It seems a comon problem. One of the first steps in implementing an agile process (such as scrum) is to put in place a fixed iteration cycle in development, but but then find difficulties fitting post-development testing (a.k.a “system testing” or “integration”) into the mix.
The main problem with testing after development is that any fixes to problems identified in the follow-on testing have a tendency to become tangled in upcoming work for the next iteration. This in turn can lead to no iteration ever being “clean” enough to actually release.
One possibility for a solution is to reconsider the development-led nature of an iteration, and instead lead it from a set of acceptance tests which are estimated, developed and executed alongside the scheduling and implementation of code changes.
Gojko Adzic, one of my current favourite bloggers on the subject of testing, has attempted to map out an iteration structure which incorporates this approach:
Gojko Adzic » Fitting agile acceptance testing into the development process
A short article about planning and organising a project using post-its and/or a spreadsheet to associate tasks with phases. The interesting thing about this article for me is the explicit mention that the process is cyclic and iterative, rather than linear. Tasks are expected to move around the phases in a variety of directions, and special “evaluation” phases are provided as stopping points between other parts of the process.
Well. I already know (or maybe “hoped” is a better word) that Lego is not just for kids. But any article about both Lego and agile software development was bound to catch my attention.
This article is about the idea of using Lego bricks for time tracking and bug prioritisation/organisation. Personally I think the suggested use for time tracking is the better of the two, but the whole article opens up another avenue of using everyday objects to improve the process and environment of work.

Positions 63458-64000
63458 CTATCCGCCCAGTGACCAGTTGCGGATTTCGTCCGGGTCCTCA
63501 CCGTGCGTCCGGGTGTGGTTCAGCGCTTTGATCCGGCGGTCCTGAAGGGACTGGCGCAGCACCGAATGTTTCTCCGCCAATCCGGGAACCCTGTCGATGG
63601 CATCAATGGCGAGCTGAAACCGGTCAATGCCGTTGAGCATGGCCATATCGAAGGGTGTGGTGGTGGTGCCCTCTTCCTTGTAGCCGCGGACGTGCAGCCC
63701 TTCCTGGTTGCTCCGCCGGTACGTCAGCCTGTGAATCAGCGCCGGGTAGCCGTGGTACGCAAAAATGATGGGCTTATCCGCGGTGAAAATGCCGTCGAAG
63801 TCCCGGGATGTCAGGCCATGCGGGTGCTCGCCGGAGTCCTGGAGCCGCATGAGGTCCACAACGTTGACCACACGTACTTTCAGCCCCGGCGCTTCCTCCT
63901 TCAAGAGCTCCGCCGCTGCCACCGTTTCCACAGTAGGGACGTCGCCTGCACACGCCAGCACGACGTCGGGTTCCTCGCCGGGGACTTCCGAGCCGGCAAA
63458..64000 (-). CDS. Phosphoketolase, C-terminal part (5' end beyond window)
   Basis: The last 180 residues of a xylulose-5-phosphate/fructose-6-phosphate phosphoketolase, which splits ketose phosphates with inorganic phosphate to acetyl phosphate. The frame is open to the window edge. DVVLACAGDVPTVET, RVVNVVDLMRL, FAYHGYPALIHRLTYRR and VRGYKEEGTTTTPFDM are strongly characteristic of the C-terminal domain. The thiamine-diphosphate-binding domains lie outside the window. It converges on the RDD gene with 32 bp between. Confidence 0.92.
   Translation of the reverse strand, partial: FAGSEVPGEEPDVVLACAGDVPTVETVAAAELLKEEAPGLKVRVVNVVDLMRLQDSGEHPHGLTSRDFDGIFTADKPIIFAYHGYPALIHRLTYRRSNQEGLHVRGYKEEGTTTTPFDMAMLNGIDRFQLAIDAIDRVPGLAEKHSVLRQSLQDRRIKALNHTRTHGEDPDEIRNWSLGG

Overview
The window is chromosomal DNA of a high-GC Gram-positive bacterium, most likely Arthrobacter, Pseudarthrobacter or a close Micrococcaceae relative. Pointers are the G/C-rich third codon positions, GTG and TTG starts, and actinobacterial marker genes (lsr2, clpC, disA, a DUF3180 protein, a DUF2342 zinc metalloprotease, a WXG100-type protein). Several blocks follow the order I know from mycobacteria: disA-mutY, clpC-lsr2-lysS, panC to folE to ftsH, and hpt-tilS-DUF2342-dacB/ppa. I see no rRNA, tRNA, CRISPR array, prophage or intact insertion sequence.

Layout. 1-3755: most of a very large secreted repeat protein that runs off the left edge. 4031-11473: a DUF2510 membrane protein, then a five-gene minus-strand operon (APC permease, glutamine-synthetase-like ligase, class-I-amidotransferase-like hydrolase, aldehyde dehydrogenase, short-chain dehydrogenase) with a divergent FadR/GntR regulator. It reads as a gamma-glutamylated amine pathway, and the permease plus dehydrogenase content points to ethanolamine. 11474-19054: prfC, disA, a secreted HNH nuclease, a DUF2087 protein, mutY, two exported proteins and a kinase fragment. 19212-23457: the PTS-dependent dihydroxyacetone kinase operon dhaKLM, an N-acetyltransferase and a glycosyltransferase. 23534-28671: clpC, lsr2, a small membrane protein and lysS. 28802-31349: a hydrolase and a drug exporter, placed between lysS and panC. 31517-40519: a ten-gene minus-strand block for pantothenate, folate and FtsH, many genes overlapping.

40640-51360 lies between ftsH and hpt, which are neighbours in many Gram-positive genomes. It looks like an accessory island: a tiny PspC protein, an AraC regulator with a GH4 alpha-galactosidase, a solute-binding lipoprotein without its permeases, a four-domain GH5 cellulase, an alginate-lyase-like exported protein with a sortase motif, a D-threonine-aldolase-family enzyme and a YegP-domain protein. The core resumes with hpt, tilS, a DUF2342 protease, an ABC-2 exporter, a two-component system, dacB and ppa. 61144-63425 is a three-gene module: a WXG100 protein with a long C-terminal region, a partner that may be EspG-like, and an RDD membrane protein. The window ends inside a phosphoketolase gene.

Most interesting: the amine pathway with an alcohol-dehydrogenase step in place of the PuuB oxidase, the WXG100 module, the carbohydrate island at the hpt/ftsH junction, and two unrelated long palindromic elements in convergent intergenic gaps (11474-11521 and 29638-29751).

InfoQ: Lego Is Not Just For Kids Anymore
…Now I just have to convince the hard-nosed company finance boss to invest in a bucket of Lego bricks
This is really interesting – an attempt to use the techniques of social networking to sidestep the problems of questionable certifications for finding out about real skills and capabilities of people involved in agile software development.
We Vouch For…
If you sign up, and you have evidence of my skills and abilities, feel free to vouch for me
An interesting article, apparently based largely on the keynote from Agile 2008. Some clever stuff about estimation, averages, and the wisdom of crowds in the context of software development teams.
Gojko Adzic » Bulding smart teams
At the moment, the company I work for is pressing forward on implementing an end-to-end agile approach to software production. With this in mind, I was intrigued to see an interview with someone who runs a company offering consulting and training in just this area, which they refer to as “industrial XP”. I found plenty of thought-provoking ideas in there.
InfoQ: Joshua Kerievsky about Industrial XP
Estimation for agile processes is a bit of an odd duck. One the one hand it needs to be done before work starts, but on the other hand, the more such stuff is done before work starts, the less agile the process becomes. To overcome this apparent contradiction, several people have tried to devise more “agile” ways of estimating work.
One of these approaches is Planning Poker. See also AGILE IN ACTION: XPDAY2006: Experiments in Agile Estimation
This looks interesting. The role of testing (at least, testing beyond unit-level regression testing and TDD) is the subject of much discussion in software development at the moment. Maybe I should actually attend this talk at Skills Matter in London on 18 September.
In The Brain of Gojko Adzic: Agile Acceptance Testing
This one made me laugh out loud.
Q: What do you call requirements that are not executable?
via Lasse’s weblog – Another Agile 2008 quote
I’ve never worked on a team with an explicit Agile Coach – I know several people who have worked in that role, just never with me.
With that in mind, this article is an interesting exploration of what the role of “agile coach” actually entails.
thekua.com@work » The Agile Coach Role